Home Page
Stars and the Universe
Stellar Seismology
The Future of our Sun


Observing Blackholes

Supernovae - The chemists of the Universe!

Stars in the upper main sequence have too much mass to die as white dwarfs.
Just like other stars on the main sequence, they consume hydrogen in their cores and ignite hydrogen shells and as a result become giants or for more massive stars, supergiants.
Their cores contract and fuse helium, first in the core and then in a shell producing a carbon/oxygen core.

Unlike smaller massed stars, upper main sequence stars have enough mass to ignite carbon fusion, which produces a neon and magnesium core, and then ignite the carbon shell.

This pattern of burning fuels in the core and then in the shell continues until silicon fuses to make iron.
Iron is the most tightly bound of all atomic nuclei, there are no further reactions that can combine with and release energy from these iron nuclei.
Eventually the core is converted entirely into iron which is surrounded by layers of shell fusion that consume the stars remaining fuel reserves.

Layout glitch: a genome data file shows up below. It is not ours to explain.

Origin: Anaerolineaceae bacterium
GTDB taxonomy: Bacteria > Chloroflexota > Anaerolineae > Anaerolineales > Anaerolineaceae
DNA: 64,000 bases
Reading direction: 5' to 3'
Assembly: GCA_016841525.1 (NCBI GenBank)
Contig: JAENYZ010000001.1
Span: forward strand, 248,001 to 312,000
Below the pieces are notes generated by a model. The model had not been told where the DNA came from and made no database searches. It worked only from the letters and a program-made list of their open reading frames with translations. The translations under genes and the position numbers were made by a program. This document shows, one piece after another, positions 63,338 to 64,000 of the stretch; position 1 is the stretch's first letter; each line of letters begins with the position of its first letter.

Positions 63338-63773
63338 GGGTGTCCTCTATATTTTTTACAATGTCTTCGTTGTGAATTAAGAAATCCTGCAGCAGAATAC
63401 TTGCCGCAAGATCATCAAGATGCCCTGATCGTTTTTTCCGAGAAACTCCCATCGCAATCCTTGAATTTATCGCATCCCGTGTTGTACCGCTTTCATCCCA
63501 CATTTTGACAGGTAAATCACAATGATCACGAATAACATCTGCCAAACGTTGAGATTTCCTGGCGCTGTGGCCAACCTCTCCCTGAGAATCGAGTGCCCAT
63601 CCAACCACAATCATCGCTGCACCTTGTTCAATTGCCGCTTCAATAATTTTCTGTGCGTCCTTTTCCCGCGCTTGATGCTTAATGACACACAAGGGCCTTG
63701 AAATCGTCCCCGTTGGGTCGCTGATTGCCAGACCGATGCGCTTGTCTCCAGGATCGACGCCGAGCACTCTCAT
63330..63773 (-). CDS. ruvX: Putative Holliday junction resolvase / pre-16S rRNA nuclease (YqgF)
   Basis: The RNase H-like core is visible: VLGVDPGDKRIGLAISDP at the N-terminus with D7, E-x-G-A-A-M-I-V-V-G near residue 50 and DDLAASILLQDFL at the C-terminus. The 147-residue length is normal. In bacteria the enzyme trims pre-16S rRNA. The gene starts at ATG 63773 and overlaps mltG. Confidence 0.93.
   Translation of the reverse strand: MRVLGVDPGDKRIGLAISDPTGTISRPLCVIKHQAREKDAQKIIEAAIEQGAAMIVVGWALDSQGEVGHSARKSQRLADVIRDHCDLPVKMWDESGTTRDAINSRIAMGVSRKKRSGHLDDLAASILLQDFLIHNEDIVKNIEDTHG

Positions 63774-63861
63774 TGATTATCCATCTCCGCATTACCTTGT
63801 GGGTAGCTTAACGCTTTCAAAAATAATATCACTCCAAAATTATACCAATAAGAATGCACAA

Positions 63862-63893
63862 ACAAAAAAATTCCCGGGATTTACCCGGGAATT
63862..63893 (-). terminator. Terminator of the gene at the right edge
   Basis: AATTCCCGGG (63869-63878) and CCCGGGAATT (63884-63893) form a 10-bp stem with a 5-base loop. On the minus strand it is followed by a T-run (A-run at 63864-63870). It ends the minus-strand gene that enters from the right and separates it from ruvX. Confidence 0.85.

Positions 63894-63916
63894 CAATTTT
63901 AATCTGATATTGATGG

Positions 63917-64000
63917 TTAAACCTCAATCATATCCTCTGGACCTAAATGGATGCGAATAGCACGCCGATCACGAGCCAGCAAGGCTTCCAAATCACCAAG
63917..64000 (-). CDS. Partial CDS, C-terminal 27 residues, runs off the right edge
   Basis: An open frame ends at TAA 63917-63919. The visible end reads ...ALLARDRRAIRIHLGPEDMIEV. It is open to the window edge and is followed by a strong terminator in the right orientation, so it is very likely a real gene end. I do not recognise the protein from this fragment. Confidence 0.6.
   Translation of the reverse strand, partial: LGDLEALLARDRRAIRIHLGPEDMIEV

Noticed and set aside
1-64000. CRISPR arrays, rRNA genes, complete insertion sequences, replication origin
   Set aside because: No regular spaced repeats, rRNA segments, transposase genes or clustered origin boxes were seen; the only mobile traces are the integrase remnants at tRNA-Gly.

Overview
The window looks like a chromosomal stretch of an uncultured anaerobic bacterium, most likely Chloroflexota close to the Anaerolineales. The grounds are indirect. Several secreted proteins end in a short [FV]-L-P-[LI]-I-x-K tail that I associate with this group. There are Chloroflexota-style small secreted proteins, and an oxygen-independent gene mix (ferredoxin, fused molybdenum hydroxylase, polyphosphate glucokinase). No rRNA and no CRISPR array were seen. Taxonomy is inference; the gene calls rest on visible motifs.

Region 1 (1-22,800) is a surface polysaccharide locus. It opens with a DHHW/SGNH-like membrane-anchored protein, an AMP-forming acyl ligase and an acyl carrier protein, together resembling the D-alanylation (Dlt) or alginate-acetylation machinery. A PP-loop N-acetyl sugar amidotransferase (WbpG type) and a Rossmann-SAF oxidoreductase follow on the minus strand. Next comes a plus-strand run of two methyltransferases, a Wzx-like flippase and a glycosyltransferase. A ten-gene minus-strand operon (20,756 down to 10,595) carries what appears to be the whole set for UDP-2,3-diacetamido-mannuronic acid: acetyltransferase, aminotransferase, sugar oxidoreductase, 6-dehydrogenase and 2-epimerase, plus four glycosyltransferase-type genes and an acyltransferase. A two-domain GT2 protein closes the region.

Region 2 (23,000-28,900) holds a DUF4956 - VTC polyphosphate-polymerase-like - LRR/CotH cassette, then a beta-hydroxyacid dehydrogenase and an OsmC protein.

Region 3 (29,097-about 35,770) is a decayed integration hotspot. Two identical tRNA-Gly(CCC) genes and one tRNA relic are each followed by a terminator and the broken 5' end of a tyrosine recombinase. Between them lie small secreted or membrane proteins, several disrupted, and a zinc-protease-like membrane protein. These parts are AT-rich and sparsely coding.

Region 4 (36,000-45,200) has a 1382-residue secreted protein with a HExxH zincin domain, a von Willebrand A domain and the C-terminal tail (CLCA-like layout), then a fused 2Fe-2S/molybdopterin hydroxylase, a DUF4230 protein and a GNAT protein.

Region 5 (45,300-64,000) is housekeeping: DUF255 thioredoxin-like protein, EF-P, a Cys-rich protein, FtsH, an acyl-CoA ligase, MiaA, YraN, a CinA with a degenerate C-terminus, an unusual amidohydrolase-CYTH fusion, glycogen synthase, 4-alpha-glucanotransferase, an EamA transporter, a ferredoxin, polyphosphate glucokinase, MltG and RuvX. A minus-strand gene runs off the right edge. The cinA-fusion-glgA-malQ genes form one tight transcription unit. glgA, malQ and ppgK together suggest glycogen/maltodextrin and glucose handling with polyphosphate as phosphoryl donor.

Because no energy is being emitted in the core, the electrons in the core must support the weight of the outer layers by the strength of electron degeneracy alone.
Continued deposits of iron from shell fusion cause the core to exceed the Chandrasakar limit of 1.4 Solar Masses.

The star becomes a supernova.

Electron degeneracy in the core fails to support the stars weight and the core collapses.
The collapsing core generates staggeringly enormous heat which breaks apart the iron nuclei back into elemental protons, neutrons and electrons.

As the density of the core climbs the electrons combine with protons to form more neutrons and releases a flood of neutrinos.

When the neutron rich material of the core reaches nuclear density it stiffens and resists the collapse of the core so abruptly that it rebounds.
The outward flowing neutrinos and rebounding core slam into the inward flowing shell-fusing matter.
This impact stops the core’s rebound and causes the infalling matter to reverse course.
This matter accelerates rapidly as it encounters less resistance and soon forms an outgoing shock wave.

After a few hours this shockwave reaches the stars surface and blasts away the outer layers in a spectacular explosion.

Supernova are classified as either Type I or Type II
based on the shape of their light curve
and also based on their spectra.

Some references & resources:-
NASA's page for educators
About Supernova at HyperPhysics.
Wikipedia entry
Supernova 1987A in the Large Magellanic Cloud
Cornell University's Ask an Astronomer page
What are Supernova?

Locations of visitors to this page
My e-mail address is lookup(at)ournightsky.com
This site is © Copyright OurNightSky 2003-2007, All Rights Reserved.